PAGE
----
High Headroom or How to Prevent Premature SPD Death
Low headroom can be uncomfortable in a vehicle, but in a surge protection device (SPD), it can result in the destruction of the protector. Knowing where to set headroom in terms of a protector's turn-on point is the first step in protecting one's investment. The specified clamping voltage of SPDs should be as close to the value of the AC input power as possible.
Low headroom can be uncomfortable in a vehicle, but in a surge protection device (SPD), it can result in the destruction of the protector. Knowing where to set headroom in terms of a protector's turn-on point is the first step in protecting one's investment.
The specified clamping voltage of SPDs should be as close to the value of the AC input power as possible. While it's logical to think that a protective device should derail overvoltages as soon as the input exceeds specified levels, actually, it turns out not to be the case. Real life power, as supplied by most utility companies, routinely varies from the nominal value, and in some cases, exceeds 15% variation above and below.
How does a well-designed SPD compensate for real world power variations? Recognizing the need for adequate headroom is a good place to start.
Headroom is the difference in voltage between the peak of the sine wave and a higher threshold voltage level where the protective components in SPDs—metal oxide varistors (MOVs)—start to turn on. If the headroom spread is too small, the MOV may conduct more frequently, resulting in a shorter MOV life. Under unremarkable conditions, MOV life ratings are conservatively estimated to exceed 30 years. Designed-in headroom margins of 15% and greater address this issue with virtually no effect on suppressor performance. Prudent design requires higher clamp voltage MOVs.
Clamp voltage is the measured maximum voltage appearing across a surge protector when a standard waveform (simulating a lightning strike) is applied to the surge protector. Some manufacturers, to gain a slightly lower clamping voltage, will narrow the headroom spread by using lower voltage MOVs. This approach is marketing thinking—not engineering thinking. Lower voltage MOVs greatly increase the likelihood of protector failure in the field. All in all, a big risk for a small, if any, performance improvement.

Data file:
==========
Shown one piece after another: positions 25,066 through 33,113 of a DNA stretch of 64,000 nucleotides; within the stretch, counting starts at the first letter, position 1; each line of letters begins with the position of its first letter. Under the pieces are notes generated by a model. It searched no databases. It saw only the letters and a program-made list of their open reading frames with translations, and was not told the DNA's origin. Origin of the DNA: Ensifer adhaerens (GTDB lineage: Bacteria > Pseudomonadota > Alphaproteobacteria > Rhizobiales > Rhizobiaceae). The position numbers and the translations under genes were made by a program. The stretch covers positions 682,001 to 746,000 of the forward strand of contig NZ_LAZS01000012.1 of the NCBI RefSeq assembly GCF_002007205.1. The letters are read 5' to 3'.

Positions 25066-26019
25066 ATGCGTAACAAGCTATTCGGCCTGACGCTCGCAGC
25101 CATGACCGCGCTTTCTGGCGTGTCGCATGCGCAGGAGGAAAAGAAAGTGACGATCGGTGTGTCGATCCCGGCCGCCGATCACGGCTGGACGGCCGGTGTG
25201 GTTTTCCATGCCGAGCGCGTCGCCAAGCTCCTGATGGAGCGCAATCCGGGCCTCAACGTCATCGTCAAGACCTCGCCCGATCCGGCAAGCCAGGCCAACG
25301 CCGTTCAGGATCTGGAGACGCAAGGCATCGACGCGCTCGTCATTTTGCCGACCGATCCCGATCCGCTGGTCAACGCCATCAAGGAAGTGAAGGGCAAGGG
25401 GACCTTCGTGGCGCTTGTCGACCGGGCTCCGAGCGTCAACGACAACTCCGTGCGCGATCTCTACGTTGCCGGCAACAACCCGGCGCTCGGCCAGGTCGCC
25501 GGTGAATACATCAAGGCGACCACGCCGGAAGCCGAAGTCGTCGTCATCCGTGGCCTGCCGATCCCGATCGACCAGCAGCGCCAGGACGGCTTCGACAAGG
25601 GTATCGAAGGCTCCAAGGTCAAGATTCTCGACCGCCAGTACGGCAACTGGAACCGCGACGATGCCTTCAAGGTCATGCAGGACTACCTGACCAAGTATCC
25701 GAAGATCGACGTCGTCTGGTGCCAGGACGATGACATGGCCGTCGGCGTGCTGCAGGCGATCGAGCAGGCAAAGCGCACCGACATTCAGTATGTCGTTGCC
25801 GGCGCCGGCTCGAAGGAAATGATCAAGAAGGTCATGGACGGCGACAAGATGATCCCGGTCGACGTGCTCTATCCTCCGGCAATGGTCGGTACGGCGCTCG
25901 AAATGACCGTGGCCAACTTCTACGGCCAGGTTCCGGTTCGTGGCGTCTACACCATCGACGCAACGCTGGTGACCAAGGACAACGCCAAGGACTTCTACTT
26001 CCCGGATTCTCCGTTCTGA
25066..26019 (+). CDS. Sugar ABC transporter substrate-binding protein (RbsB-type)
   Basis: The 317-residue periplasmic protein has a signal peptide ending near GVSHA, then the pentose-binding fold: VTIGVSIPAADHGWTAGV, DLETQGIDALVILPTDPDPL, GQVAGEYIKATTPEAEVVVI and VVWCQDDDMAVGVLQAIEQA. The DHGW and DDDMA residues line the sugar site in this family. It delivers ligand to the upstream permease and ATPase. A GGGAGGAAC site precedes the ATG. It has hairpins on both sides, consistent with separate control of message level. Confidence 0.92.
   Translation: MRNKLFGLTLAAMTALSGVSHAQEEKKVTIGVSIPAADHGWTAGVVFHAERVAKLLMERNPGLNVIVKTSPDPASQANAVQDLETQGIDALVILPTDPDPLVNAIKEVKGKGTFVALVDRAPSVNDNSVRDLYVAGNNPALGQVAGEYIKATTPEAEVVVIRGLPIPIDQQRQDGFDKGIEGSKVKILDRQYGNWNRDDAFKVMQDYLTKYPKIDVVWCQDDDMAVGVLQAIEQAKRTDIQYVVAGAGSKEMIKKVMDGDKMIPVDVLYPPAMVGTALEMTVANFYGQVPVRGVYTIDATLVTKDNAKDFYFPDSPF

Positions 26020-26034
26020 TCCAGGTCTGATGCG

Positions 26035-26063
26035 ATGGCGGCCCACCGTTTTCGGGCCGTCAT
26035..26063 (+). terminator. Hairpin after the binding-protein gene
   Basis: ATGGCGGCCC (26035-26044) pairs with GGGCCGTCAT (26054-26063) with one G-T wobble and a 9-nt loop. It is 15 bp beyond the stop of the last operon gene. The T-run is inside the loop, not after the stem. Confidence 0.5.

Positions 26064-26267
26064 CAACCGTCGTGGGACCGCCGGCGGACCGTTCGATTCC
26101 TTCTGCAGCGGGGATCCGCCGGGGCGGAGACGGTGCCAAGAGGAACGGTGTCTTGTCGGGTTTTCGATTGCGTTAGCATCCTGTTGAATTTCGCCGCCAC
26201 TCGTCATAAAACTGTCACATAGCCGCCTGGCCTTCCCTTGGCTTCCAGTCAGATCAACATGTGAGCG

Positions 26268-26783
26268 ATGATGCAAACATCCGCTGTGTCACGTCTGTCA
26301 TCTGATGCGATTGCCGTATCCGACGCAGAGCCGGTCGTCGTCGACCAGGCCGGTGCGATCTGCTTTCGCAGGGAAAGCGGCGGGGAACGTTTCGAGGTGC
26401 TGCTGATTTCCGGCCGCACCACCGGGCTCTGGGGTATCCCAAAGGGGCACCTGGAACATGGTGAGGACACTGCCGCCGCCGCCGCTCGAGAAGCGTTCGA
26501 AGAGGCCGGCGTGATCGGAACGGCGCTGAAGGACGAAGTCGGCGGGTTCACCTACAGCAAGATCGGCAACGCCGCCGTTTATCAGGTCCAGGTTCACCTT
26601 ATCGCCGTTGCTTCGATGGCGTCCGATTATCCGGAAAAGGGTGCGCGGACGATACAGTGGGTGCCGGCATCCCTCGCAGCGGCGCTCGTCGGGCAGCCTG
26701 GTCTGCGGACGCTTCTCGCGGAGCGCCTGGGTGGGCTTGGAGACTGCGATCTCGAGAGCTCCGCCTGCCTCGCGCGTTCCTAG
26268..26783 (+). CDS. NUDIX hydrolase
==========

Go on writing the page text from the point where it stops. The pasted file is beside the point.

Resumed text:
Here's an eye-opening example of how we learned the hard way to factor in extra headroom. A multi-story broadcast facility in New York City was experiencing equipment damage due to overvoltages. Based on the parameters—cost of equipment being protected, utility fluctuations, environmental factors (frequency of lightning storms), and 277-volt line—we recommended a 277/480 volt AC, 3-phase, 4-wire and ground main service panel protector with an Ip of 160,000 amps—more than adequate protection. The unit contained 320-volt AC MOVs.
On paper, it's perfect. In reality, the utility fed the line with X amount of excess voltage, far exceeding the tight clamp traditionally believed to be optimal. The protector's MOV modules were damaged and, as a result, the protector was taken offline, leaving the facility unprotected. No equipment was damaged, but picking up pieces of a blackened surge protector is not the way to stay in business, and we had to rethink our design and how we specified.
This is the problem. The difference between the peak voltage of the sinusoidal input power and the minimum specified clamping voltage is often referred to as headroom or safety margin, but really should be called line voltage variation allowance (LVVA), as this is more descriptive of the actual design parameter. While many surge protection units set the LVVA at 15% above the nominal input power value, we know that the line voltage can exceed this value under non-surge conditions—not as a fluke, but regularly.
Cases are documented where the input power has approached a 20% overvoltage value for over one minute, and this condition is considered to be within power company specifications. When this level of line voltage occurs, SPDs with a design LVVA of +15% will trigger into “protection mode,” which can result in a permanent shorted condition. A permanent shorted condition means protectors are finished and require replacement.
While most electronic equipment is designed to withstand voltage excursions of +/-15% (and even a little more), if this level of peak voltage is sufficient to cause the surge suppressor to enter its protection mode, the permanent short will mimic a failure of the “protected” unit.